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New Favorite Tacos 1986 in Limbo After Sudden Shutdown at Hollywood Parking Lot

[dropcap size=big]T[/dropcap]acos 1986 is riding a whirlwind. After blowing up as an overnight success the taqueria was suddenly shut down Tuesday by the landlord of the property it was using to pop-up each night, a reminder of the volatile market conditions for new food trucks in Los Angeles.

But by Wednesday morning, taquero Victor M. Delgado told L.A. Taco they are currently in negotiations to get the spot back.

“Last night, I had a conversation with a friend who happened to be close with him,” Delgado explained. “So [my friend] said he would approach [the landlord] this morning to try and get us a meeting, and explain that we are not bad people, or trying to take advantage of anything.”

There’s a perfectly good explanation, Delgado said, which is basically that they didn’t realize they needed permission from the property owner of the lot where the Confection Co-op coffee shop is located. “We dealt with the owner of the coffee shop and not the landlord," Delgado said. "So he wasn’t happy about that.”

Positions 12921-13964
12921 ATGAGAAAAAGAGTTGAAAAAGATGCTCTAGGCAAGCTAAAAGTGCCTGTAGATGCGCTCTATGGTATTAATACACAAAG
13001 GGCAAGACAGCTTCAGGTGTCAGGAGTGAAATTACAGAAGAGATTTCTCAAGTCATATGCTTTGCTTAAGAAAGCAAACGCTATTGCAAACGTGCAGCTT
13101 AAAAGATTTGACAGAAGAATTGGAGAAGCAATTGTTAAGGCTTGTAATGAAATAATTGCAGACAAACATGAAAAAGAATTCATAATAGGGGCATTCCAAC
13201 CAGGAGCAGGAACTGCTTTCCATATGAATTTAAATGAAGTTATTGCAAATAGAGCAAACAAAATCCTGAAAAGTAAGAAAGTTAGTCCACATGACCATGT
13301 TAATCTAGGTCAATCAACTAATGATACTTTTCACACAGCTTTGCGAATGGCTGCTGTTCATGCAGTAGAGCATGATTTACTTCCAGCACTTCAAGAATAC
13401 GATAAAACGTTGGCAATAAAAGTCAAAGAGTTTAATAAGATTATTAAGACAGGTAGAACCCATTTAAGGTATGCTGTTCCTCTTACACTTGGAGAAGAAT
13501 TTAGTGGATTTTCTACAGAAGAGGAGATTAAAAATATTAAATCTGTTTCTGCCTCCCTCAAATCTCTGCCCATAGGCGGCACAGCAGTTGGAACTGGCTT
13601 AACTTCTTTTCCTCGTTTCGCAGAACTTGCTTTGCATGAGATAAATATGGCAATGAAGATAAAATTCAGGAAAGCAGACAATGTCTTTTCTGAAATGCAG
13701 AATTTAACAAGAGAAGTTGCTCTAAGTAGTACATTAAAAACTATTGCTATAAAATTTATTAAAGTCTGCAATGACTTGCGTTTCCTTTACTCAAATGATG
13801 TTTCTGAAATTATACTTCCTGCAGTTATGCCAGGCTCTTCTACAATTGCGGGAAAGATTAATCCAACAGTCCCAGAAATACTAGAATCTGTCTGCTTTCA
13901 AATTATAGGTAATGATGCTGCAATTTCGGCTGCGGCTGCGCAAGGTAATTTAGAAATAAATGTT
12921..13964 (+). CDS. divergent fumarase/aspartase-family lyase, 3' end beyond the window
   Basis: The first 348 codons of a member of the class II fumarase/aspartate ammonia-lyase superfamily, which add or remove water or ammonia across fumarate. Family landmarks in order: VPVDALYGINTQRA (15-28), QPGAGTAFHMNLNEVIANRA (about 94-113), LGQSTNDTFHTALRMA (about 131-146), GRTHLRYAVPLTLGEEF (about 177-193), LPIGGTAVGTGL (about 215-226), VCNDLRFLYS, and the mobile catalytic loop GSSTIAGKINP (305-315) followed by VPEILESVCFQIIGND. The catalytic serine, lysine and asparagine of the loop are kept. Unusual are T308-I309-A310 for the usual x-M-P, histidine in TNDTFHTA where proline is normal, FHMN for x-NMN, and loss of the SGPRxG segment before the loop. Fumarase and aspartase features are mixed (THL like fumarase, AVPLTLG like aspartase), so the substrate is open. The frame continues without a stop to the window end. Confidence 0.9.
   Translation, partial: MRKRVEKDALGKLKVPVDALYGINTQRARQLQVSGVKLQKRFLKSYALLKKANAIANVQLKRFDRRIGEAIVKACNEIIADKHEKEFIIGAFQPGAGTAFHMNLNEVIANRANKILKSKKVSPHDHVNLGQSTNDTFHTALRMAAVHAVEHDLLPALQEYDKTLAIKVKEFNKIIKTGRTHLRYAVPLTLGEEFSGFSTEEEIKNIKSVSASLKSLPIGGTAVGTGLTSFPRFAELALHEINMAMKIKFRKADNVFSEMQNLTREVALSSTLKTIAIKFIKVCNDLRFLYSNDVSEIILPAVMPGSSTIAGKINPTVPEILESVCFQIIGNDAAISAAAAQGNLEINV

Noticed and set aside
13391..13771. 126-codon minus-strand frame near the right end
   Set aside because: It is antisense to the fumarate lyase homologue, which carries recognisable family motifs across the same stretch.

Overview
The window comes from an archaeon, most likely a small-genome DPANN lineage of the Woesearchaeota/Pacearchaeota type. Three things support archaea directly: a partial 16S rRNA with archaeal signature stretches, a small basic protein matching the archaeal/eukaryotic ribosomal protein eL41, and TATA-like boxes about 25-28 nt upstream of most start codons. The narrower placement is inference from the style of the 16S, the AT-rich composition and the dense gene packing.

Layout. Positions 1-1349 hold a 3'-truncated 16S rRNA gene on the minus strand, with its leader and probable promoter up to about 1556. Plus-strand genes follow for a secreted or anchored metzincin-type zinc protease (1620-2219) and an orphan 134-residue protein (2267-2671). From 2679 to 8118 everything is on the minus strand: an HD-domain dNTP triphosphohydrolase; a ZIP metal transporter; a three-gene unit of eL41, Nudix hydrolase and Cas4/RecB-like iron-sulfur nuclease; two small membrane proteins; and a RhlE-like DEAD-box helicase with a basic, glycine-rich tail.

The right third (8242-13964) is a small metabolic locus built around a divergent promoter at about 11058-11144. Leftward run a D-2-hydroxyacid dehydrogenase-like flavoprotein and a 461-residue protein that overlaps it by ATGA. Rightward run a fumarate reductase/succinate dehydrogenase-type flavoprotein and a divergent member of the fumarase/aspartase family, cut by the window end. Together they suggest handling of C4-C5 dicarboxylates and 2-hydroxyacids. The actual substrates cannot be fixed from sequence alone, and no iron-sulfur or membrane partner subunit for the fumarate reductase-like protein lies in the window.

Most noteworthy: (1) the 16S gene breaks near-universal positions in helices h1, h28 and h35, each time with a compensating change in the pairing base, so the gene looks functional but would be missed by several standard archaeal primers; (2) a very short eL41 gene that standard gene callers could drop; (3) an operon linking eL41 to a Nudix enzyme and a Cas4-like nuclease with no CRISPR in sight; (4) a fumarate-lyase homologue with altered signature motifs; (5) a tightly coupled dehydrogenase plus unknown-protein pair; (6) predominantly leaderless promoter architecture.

Pop-ups have to deal with location changes often, and Tacos 1986 has only been operating for a month. The business has already gotten offers from places like Sara’s Market in East L.A. to host the popular taqueria permanently. The bigger deal is that the Hollywood community would lose something special.

Part of what made Tacos 1986 an instant hit is that it filled a giant gap in the Hollywood street food scene by bringing the community superb Tijuana-style tacos. It did it with flare too. The normally dead parking lot – Tacos 1986 operates after most the businesses in the area are closed for the night – came to life with corridos, banda, trompos, flying tortillas, a dancing chef.

After Tacos 1986 announced closure via Instagram, the comments poured in with people all around L.A. offering their front yards, apartments, and even a spot down in Lynwood at Plaza Mexico. Whatever Tacos 1986 is doing, it's resonating with the taco community.

For now, with nowhere to make tacos, Delgado and his partner, chef Jorge “El Joy” Alvarez-Tostado, are also feeling the loss. “We’re sad,” Delgado said. “It feels weird not to be open, man.”

RELATED: 'El Joy Dreams of Tacos' ~ Tacos 1986 Brings Tijuana-Style Tacos and a Dancing Chef to Hollywood

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